In response to The Daily Post’s writing prompt: “Childhood Revisited.” Sure, you turned out pretty good, but is there anything you wish had been different about your childhood?
On my 50th birthday my daughter sent me a card that said, “Congratulations, you are now half a century old!” (Gotta love that girl) In response, my next thought, “I’ve lived longer than I have left to live,” resonated within my mind. This thought came as a surprise and a shock! I pictured an upturned hour glass, its contents dwindling to the bottom. Try as I may, I could not flip the glass, so each sand particle sifted its way to lay where it may, proclaiming “The past is the past.”
Therefore, in answer to the proposed question, I have to reply as the fifty year old woman I am today. I’m sure my response as a twenty something would have been quite different.
Then I would have traded the old house, of peeling paint, for a brand new, brick model.
My Mom and Dad would be diplomats, CEO’s, doctors and lawyers, anything but factory workers in a textile mill.
There would be plenty of money to secure my happiness and open the doors to glorious opportunities.
Thank God, through the years, I’ve matured and no longer see the world through the same pair of lenses.
After all, I have plodded 601 months, including 12 leap years for a grand total of 18,296 days. The numerous years, months and days have taught me to be thankful for my past, good and bad.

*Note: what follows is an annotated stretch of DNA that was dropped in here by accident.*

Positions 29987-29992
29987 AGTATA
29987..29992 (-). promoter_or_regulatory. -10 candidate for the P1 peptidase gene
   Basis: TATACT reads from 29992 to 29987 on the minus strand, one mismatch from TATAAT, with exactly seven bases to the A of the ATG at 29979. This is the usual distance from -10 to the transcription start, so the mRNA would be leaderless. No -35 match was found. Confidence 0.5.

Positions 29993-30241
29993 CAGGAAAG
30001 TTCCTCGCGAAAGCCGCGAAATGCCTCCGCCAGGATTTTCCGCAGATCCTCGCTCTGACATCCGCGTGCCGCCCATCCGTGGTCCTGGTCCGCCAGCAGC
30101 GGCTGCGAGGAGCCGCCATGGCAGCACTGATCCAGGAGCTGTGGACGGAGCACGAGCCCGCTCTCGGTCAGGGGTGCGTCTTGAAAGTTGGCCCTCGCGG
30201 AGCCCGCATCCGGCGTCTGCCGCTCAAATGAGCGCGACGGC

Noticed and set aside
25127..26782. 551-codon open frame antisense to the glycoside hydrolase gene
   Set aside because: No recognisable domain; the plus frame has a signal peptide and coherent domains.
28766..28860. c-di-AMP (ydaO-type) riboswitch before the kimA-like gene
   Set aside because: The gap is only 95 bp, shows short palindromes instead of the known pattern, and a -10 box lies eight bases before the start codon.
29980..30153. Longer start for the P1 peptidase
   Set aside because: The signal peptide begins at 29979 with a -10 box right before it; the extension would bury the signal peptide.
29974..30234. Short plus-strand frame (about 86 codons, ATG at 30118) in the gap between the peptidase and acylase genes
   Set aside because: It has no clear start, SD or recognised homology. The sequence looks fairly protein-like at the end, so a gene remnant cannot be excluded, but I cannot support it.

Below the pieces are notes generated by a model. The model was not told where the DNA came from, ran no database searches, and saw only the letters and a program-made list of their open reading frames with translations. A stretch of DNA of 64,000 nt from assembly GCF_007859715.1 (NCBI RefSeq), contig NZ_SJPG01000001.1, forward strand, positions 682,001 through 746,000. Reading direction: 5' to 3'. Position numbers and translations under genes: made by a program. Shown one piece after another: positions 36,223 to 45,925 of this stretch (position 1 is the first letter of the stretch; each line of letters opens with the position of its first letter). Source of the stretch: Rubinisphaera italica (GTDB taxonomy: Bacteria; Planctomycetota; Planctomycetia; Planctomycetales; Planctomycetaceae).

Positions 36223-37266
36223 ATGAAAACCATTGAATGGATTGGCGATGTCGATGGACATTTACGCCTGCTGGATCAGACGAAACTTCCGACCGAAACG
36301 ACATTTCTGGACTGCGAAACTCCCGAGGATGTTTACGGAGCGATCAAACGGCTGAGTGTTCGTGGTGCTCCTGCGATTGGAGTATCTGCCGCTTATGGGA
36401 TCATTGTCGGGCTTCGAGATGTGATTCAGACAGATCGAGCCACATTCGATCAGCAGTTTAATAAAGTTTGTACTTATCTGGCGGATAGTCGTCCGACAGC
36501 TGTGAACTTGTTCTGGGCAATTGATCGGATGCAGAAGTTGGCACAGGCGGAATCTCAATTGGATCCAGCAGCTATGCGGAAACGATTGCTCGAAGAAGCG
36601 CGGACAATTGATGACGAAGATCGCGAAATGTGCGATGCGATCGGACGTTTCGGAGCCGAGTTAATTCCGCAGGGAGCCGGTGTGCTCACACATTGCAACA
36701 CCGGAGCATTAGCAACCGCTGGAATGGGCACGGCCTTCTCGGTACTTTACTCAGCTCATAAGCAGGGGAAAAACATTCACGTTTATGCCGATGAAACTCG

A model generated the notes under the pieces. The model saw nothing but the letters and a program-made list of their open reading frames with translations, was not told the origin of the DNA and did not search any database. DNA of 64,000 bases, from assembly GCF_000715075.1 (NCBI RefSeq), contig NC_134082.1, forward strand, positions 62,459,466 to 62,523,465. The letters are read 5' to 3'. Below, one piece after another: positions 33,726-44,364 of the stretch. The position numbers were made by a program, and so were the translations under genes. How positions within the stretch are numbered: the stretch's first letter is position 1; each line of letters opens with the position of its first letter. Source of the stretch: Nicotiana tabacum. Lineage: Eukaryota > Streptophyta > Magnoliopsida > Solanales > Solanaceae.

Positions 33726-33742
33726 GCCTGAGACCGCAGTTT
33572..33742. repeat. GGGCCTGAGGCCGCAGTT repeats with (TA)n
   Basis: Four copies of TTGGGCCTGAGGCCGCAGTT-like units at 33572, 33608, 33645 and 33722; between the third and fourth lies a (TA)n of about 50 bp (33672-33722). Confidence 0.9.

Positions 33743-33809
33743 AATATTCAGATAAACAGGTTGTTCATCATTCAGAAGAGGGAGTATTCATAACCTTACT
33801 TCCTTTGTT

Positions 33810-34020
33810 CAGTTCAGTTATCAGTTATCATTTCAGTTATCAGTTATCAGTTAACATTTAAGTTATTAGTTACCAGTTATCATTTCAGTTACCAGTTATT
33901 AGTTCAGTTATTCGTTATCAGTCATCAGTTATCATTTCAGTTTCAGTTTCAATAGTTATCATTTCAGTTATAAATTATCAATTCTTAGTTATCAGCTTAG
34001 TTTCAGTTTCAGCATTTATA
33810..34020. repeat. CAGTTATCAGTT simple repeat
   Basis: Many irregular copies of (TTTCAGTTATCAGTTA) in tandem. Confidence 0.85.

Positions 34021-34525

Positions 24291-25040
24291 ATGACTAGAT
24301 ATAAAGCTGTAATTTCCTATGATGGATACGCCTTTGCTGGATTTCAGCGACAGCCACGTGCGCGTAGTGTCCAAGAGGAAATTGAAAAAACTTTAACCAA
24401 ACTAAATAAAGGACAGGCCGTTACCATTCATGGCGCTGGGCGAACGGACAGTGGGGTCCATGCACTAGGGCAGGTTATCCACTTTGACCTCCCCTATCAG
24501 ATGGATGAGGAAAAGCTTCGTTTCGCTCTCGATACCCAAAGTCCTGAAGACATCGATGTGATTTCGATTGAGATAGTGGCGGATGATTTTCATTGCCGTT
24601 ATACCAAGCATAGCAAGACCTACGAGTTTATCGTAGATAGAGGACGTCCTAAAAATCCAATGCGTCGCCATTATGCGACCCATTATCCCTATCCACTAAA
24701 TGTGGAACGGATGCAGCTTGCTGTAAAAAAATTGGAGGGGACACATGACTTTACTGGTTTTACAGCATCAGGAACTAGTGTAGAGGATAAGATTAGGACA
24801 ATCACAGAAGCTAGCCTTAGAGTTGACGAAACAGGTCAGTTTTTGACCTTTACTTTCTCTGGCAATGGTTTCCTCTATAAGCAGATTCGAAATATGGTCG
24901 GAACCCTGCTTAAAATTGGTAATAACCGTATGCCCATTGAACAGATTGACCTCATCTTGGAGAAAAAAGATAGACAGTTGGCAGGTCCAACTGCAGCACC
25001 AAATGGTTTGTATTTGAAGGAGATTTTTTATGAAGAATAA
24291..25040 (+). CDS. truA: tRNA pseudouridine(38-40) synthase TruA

I now realize, the old house was a home that, not only, kept me safe and warm, but also enveloped the unconditional love of wonderful mother.
The textile mills provided a means for food on the table and clothes on the back. I learned to be thankful for the provisions. It also taught me compassion for those less fortunate and that it, truly is better to give than receive.
As a child I stuttered profusely. The shame and frustration I felt taught me to never give up. I have a voice and that voice should be heard. Desiring to be heard has also taught me to listen to others because their voice, though different from mine, is just as important and should be celebrated as such.
My childhood is gone. It is forever written within the annuals of history.
Our past is the past but know this, it is never silent. It loudly proclaims many a lesson. They who have ears let them hear.
Our past, good or bad, is not a curse but a blessing that leads to truth, and there is much freedom in truth.
What of the past? I would not change it. It has made me the person I am today. And 50 years later, I kind of love that person…finally.